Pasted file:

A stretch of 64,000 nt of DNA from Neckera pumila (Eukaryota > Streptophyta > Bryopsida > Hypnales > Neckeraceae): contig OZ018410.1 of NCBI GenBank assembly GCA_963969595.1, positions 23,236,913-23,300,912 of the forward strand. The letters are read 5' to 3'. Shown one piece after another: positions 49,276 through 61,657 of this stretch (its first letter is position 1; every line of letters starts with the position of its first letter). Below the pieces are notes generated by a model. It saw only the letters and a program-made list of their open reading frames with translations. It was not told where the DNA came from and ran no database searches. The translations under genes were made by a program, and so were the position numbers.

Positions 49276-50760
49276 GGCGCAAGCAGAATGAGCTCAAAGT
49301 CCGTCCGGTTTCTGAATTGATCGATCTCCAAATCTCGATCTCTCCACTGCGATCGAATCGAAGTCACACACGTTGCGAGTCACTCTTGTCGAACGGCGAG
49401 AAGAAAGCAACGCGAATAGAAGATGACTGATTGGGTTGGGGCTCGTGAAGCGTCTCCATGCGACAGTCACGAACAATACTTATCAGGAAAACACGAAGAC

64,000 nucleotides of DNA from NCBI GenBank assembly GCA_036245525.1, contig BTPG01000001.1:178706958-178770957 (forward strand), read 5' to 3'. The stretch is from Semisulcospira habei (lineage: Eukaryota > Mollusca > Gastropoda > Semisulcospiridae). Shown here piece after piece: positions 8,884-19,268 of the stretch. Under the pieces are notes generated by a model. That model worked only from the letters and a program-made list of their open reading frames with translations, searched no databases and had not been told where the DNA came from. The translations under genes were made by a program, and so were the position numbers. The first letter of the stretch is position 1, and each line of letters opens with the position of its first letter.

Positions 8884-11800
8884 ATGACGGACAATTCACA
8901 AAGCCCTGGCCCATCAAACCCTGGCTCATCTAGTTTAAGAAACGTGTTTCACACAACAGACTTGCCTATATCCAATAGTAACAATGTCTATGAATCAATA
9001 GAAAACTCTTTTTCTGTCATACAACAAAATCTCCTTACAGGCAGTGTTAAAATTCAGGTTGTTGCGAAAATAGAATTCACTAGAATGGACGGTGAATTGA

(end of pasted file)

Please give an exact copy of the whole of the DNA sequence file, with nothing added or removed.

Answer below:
A stretch of 64,000 nt of DNA from Neckera pumila (Eukaryota > Streptophyta > Bryopsida > Hypnales > Neckeraceae): contig OZ018410.1 of NCBI GenBank assembly GCA_963969595.1, positions 23,236,913-23,300,912 of the forward strand. The letters are read 5' to 3'. Shown one piece after another: positions 49,276 through 61,657 of this stretch (its first letter is position 1; every line of letters starts with the position of its first letter). Below the pieces are notes generated by a model. It saw only the letters and a program-made list of their open reading frames with translations. It was not told where the DNA came from and ran no database searches. The translations under genes were made by a program, and so were the position numbers.

Positions 49276-50760
49276 GGCGCAAGCAGAATGAGCTCAAAGT
49301 CCGTCCGGTTTCTGAATTGATCGATCTCCAAATCTCGATCTCTCCACTGCGATCGAATCGAAGTCACACACGTTGCGAGTCACTCTTGTCGAACGGCGAG
49401 AAGAAAGCAACGCGAATAGAAGATGACTGATTGGGTTGGGGCTCGTGAAGCGTCTCCATGCGACAGTCACGAACAATACTTATCAGGAAAACACGAAGAC

64,000 nucleotides of DNA from NCBI GenBank assembly GCA_036245525.1, contig BTPG01000001.1:178706958-178770957 (forward strand), read 5' to 3'. The stretch is from Semisulcospira habei (lineage: Eukaryota > Mollusca > Gastropoda > Semisulcospiridae). Shown here piece after piece: positions 8,884-19,268 of the stretch. Under the pieces are notes generated by a model. That model worked only from the letters and a program-made list of their open reading frames with translations, searched no databases and had not been told where the DNA came from. The translations under genes were made by a program, and so were the position numbers. The first letter of the stretch is position 1, and each line of letters opens with the position of its first letter.

Positions 8884-11800
8884 ATGACGGACAATTCACA
8901 AAGCCCTGGCCCATCAAACCCTGGCTCATCTAGTTTAAGAAACGTGTTTCACACAACAGACTTGCCTATATCCAATAGTAACAATGTCTATGAATCAATA
9001 GAAAACTCTTTTTCTGTCATACAACAAAATCTCCTTACAGGCAGTGTTAAAATTCAGGTTGTTGCGAAAATAGAATTCACTAGAATGGACGGTGAATTGA